Analyst firm Forrester claims that online retail giant Amazon should come up with its own tablet based on an open source mobile platform, Android or Linux-based in order to compete with the Apple iPad 2 and its successors.
Writing on Forrester's blog, Sarah Rotman posited last week that other brands are likely to fail because they have "fatally flawed product strategies" and are rather expensive.
She lists three factors that could contribute to the success of an Amazon tablet; there's the (intrinsic) motivation to counter Apple's threat to Amazon's own business model.
After all, just like it did to Google, Apple is also a growing menace for Amazon and the latter may actually reply tit for tat to Apple's endeavour by creating its own "walled-garden" device, which would be an improvement on the Kindle.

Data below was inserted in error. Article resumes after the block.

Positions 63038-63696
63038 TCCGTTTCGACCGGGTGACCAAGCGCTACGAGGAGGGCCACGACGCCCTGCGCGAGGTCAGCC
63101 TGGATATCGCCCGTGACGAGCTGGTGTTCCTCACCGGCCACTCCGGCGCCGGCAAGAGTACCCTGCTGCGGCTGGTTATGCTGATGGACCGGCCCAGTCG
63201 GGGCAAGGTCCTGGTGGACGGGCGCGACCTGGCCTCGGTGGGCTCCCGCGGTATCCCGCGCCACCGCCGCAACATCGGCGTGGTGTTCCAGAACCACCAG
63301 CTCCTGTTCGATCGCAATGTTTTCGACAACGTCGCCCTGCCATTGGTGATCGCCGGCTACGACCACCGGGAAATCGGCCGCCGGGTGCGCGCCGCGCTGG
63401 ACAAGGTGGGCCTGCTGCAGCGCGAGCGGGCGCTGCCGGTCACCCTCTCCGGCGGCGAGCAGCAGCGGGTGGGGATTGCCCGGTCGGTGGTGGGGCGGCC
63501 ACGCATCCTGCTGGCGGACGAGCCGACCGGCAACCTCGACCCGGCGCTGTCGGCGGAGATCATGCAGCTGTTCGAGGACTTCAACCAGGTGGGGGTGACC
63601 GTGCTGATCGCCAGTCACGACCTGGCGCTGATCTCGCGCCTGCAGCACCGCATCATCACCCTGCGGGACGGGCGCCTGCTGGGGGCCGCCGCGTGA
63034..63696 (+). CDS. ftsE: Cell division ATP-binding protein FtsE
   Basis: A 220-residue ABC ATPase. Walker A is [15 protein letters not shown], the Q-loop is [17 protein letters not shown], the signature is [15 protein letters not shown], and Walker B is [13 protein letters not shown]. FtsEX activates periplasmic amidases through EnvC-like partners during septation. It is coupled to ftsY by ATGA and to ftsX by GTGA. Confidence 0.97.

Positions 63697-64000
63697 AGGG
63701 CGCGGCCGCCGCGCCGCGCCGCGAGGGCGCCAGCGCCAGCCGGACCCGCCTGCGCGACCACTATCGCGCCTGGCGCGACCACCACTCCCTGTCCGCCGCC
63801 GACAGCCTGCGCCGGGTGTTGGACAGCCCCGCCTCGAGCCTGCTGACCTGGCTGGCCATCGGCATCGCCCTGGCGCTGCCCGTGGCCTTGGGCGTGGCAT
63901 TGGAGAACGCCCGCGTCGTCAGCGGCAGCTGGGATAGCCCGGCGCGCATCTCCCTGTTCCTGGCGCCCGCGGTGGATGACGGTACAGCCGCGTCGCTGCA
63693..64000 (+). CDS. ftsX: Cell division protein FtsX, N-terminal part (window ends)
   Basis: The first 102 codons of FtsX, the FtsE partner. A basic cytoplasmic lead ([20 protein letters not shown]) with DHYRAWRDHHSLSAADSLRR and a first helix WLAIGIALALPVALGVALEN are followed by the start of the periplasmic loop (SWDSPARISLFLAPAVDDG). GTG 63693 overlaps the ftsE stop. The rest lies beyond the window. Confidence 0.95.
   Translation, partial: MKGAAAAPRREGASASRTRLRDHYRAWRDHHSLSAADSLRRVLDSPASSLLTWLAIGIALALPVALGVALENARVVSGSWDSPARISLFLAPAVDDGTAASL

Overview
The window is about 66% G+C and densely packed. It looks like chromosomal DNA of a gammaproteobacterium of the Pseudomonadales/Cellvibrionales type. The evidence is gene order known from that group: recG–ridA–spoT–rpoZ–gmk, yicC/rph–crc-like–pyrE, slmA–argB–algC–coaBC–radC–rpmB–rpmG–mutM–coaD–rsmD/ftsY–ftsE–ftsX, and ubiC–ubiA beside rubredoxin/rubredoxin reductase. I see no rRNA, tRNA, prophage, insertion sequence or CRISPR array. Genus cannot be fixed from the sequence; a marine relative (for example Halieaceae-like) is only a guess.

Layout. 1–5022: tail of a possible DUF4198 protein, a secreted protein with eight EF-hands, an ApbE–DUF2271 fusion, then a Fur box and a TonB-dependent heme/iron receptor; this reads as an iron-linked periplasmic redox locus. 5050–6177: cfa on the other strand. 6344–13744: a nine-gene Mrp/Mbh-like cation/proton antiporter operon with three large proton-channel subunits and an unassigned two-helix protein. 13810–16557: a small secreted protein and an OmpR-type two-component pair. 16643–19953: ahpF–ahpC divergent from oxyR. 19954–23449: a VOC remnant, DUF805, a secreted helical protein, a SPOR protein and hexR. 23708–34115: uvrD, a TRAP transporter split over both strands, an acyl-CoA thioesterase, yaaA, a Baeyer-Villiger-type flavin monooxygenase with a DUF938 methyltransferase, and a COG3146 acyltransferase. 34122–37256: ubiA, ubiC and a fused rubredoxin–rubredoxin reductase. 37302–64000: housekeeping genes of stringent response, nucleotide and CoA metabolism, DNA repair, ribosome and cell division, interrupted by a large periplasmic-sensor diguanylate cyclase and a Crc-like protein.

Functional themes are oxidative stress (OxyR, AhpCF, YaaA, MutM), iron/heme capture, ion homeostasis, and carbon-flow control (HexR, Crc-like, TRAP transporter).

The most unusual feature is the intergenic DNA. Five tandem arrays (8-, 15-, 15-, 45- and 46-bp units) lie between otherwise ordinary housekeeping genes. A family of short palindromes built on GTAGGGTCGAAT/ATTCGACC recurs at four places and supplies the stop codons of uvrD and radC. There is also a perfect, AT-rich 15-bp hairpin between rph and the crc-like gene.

Amazon could work on a pricing model that works; like the Kindle it could sell it below cost and make up for it through the sale of content; with Audible, Ebooks, Amazon Video, its forthcoming Android App store and its MP3 store, Amazon has some very compelling content solution that can match easily Apple's.
Then there's Amazon, the brand, which is trusted by millions; according to Forrester, 24 per cent of consumers would prefer to buy a tablet from Amazon rather than from Samsung.
Of course, there's the real possibility of enticing existing Kindle users to migrate to a more compelling mobile solution.